To the AIMPLB, the Kerala High Court judgment amounted to the court exceeding its brief of merely being an interpreter of the Muslim Personal Law (Shariat) Application Act, 1937. The man, the AIMPLB reiterated, reserves the right to accept or reject a Khula proposal mooted by his wife. In other words, a woman cannot leave an unhappy or abusive marriage unless the man lets her go.

This reasoning is removed from the ground reality in India. Here, most Khula cases are moved when the woman has either been asked to leave her matrimonial home or moves in with her natal family to avoid the harassment that comes with living with an estranged spouse. In both cases, the man has little incentive to give his consent to Khula as he can simply marry another woman. If denied release through Khula, such women could simply be abandoned.

It is precisely to put an end to unhappy or violent marriages that the Quran outlines a clear divorce procedure, whether initiated by a man or a woman. Through Verse 229 of Surah Al-Baqarah, the Quran gives woman the right to end a marriage if she gives something in lieu of her freedom. In other words, she has to surrender her mehr for divorce through Khula. In Islamic history, there is a well-documented case of a woman, Jameela, seeking the Prophet’s advice to end her nikah with Sabit Bin Quais merely because she didn’t like his looks. The Prophet asked her to give the man something in return. She surrendered her garden upon which the Prophet asked the man to give his consent. The Prophet did not seek the man’s permission or give him the option of saying no. Importantly, while in a case of talaq, the spouses are instructed to live together after the first and second pronouncements so that there is a chance of reconciliation, the woman has to leave her husband’s house immediately in the case of Khula. This is done to avoid any assault by the man who is no longer her spouse.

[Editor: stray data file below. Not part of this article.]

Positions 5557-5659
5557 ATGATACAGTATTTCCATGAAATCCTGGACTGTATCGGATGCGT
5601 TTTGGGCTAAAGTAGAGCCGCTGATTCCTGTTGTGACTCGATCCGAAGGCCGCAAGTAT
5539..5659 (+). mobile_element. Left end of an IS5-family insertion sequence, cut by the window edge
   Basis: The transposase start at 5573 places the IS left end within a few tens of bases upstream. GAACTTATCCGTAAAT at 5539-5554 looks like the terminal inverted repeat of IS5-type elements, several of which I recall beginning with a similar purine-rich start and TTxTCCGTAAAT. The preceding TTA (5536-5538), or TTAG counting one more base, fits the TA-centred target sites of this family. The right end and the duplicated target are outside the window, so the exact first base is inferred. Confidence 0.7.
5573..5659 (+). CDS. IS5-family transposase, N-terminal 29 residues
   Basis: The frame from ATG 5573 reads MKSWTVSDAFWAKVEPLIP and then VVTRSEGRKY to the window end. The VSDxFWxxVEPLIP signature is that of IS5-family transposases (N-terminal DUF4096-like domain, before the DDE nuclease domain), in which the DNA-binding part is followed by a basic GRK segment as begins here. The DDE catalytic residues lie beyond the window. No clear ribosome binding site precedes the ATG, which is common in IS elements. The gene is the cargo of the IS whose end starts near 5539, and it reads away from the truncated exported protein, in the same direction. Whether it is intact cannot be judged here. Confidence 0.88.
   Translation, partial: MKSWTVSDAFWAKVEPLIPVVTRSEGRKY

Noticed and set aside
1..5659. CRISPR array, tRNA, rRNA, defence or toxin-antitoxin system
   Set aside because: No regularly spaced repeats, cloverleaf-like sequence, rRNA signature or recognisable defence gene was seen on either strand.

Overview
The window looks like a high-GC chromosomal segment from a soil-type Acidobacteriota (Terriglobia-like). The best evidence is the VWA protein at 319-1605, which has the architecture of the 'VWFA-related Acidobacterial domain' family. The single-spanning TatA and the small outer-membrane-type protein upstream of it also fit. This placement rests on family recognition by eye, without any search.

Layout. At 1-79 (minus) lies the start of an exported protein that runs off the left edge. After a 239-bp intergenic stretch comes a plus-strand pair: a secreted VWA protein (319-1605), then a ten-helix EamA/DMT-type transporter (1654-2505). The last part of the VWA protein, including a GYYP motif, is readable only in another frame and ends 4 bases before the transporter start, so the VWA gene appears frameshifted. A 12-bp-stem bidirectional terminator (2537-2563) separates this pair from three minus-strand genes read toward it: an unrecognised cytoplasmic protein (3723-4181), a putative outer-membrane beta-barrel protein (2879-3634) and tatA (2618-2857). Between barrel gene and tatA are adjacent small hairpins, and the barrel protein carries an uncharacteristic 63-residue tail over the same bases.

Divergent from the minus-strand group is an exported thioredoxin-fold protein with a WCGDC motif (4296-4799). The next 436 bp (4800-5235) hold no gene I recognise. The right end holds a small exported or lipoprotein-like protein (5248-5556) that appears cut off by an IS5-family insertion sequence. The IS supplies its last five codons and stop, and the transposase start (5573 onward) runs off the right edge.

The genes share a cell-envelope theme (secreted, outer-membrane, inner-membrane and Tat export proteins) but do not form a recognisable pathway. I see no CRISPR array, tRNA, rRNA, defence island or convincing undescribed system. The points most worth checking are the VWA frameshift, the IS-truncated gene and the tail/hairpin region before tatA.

Apart from the AIMPLB, scholars of Imarat Shariah too reiterate the idea of a man’s veto over Khula. It is this insistence on male superiority that has driven many woman members of the AIMPLB away from its portals, and left other women of the community in the lurch. The holy book and the Hadiths might offer evidence to the contrary, but the ulema are in no hurry to let women exercise their rights in matrimony and divorce. Khula has tied the Muslim clerics in knots.



Comments have to be in English, and in full sentences. They cannot be abusive or personal. Please abide by our community guidelines for posting your comments.

We have migrated to a new commenting platform. If you are already a registered user of The Hindu and logged in, you may continue to engage with our articles. If you do not have an account please register and login to post comments. Users can access their older comments by logging into their accounts on Vuukle.

© Zuccess App by